The Xuande site was found in 1996, some 60 nautical miles from the Terengganu coast. It is proposed that a small barge was carrying out a task for China’s Emperor before it went down. “Six porcelain items recovered from the sunken barge were with markings of Emperor Xuande, who ruled from 1425 to 1436,” according to Sten Sjostrand, who discovered and named the site. “We also found porcelain items believed to be made in the 16th century.”
The most unusual thing about this site is that it did not have any remains of a ship’s structure. The “wrecksite” is located 30 nautical miles north of the island of Pulau Tioman, Malaysia and in 53 meters of water.
While the outline of the finds produced an acoustic image of a seagoing vessel, approximately 28 x 8 meters in size, on site investigation did not produced any evidence of timber. Scattered ceramics on the surface of the seabed outlined the shape of a wreck but the finds extended only a few inches into the muddy sea floor. Despite extensive scanning, no wood fragments were found.
The ceramics recovered from this site include examples of at least 20 different designs of Chinese ware, along with some Thai pieces, and the age of the 250 recovered pieces is controversial.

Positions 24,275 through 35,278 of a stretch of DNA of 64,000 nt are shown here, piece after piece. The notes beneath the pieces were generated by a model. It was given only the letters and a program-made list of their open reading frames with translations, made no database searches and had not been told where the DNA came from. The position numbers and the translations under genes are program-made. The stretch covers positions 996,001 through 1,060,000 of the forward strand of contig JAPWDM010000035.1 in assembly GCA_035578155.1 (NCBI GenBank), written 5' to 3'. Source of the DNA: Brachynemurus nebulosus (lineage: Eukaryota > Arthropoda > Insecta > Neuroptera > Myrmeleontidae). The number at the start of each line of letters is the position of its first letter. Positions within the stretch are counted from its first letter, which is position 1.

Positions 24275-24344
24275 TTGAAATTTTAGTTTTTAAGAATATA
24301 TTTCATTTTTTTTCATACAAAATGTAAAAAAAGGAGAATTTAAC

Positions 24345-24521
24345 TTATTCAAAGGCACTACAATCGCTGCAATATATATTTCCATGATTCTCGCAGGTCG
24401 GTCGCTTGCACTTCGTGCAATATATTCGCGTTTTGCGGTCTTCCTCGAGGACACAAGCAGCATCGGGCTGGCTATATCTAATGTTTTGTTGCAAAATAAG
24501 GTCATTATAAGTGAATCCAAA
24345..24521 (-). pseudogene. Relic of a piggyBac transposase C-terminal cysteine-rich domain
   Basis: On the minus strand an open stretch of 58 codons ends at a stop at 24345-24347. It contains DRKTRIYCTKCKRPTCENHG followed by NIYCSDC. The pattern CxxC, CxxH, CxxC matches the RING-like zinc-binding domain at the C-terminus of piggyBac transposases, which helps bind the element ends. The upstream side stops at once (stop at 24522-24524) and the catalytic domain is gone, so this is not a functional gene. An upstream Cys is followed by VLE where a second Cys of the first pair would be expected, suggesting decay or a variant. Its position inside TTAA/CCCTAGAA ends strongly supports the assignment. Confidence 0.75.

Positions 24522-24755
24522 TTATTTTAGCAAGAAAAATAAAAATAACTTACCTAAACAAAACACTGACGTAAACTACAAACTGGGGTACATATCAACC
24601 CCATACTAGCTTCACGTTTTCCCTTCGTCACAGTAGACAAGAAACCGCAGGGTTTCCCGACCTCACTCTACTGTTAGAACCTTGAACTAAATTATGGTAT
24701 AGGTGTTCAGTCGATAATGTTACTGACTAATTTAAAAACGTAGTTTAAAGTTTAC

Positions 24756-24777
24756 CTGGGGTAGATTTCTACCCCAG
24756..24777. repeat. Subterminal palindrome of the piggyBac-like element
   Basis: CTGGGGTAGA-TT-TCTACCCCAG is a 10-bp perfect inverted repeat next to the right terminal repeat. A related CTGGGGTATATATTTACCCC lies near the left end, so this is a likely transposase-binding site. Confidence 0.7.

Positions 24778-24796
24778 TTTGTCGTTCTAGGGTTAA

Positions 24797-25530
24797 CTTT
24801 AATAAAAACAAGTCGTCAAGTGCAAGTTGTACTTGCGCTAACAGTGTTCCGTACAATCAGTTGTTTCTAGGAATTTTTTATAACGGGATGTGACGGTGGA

The ceramics recovered include Chinese blue and white porcelain and monochrome white-glazed wares, Sisatchanalai celadon and underglaze black decorated wares, as well as Sukhothai underglaze black decorated bowls. Seven of the Chinese pieces display the reign mark of the emperor Xuande. These pieces were probably made after the end of that reign, however, sometime in the late 15th century or mid 16th century. The Sukhothai samples, with “solar whorl” motifs, tend to confirm this later date. The whorl design is believed to belong to the later years of the Sukhothai kilns
It was therefore concluded that the ship sunk in the middle of the 16th century but carried a few ceramics that were already old. The find lends some evidence for the concept of an early trade in antique ceramics.